in Review

21 Jump Street

The first big comedy of the year has hit and despite sounding like a lazy rehash of an old TV show it’s anything but. 21Jump Street, adapted from the 80s cop drama of the same name is now a raunchy comedy film starring Channing Tatum and a not-quite-fat but not-quite-thin Jonah Hill. Also co-written by Jonah Hill, 21 Jump Street runs away with a premise full of limitless comedic possibilities and delivers on both the laughs and action that we as moviegoers all crave.

Schmidt (Hill) and Jenko (Tatum) are two youthful cops that despite their inabilities as successful officers are best friends. Growing up on different sides of the high school spectrum, Schmidt being a nerd and Jenko being cool, the two eventually accept each other’s differences when they both find themselves together in the police academy. After they complete their training, and after a comic misadventure as bike cops, the two immature officers find themselves in a secret program led by at the angry Capt. Dickson (Ice Cube) where young-looking officers go undercover at high schools, the location of this program’s facility? “21 Jump Street”. Thus Schmidt and Jenko find themselves undercover as students in attempt to bring down a burgeoning teenage drug circuit, hilarity ensues.

First off, I commend the filmmakers for avoiding the easy character route for Schmidt and Jenko. It would of been so easy to make them rivals, but I find it much more compelling for them to be best friends and for the drama to come from peer pressure straining their relationship. The characters are very likable and surprisingly have good chemistry together. I can honestly say this is the first time I’ve ever liked Channing Tatum, perhaps because his character is as dumb as a post and that a lot of humor can come from the fact that he looks much older than everyone else. Hill of course delivers as always, excelling as the insecure yet lovable Schmidt.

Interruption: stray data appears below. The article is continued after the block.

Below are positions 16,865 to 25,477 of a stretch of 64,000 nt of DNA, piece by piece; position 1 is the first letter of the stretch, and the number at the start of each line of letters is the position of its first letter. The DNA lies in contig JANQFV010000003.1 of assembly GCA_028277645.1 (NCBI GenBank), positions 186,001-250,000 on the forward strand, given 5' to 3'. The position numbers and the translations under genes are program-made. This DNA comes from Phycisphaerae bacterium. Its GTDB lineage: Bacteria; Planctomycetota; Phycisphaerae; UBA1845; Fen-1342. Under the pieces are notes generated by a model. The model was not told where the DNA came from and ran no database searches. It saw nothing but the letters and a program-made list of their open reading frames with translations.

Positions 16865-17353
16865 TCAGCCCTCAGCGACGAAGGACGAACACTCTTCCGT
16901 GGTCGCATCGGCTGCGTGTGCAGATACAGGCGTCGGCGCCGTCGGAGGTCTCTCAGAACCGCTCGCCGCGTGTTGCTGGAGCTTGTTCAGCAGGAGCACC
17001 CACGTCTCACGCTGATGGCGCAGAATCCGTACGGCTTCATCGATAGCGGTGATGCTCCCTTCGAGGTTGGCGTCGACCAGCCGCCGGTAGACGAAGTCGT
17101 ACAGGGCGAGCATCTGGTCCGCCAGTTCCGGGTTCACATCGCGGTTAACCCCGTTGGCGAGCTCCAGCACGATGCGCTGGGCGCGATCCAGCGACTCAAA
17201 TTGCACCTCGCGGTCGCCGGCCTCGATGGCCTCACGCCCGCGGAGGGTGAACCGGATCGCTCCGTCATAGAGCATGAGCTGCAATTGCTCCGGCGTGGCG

But perhaps the most appealing aspect in this films is that it’s not afraid to make fun of itself. There is even a scene where a police chief played by Nick Offerman says in regards to the program, “We’re reviving an old undercover-in-high-school program from the 1980s, because the only idea anyone can come up with now is to recycle shit from the past.” It really is refreshing to hear that kind of honesty in today’s landscape of remakes and reboots. Another great jab at the genre comes from a high speed chase where the characters keep expecting things to explode but then they don’t, you gotta see it to believe it.

Really there isn’t anything new about 21 Jump Street, the makers would be the first ones to tell you that, but it’s inspiring to see someone take something tired and old and put some life into it. I think there will always be a certain appeal to raunchy high school movies and it’s always a treat to see a buddy cop film where you actually care about the friendship. Sounds like Sony Pictures has already given the green light for a 21 Jump Street sequel, so it’ll only be a matter of time before were going back to school.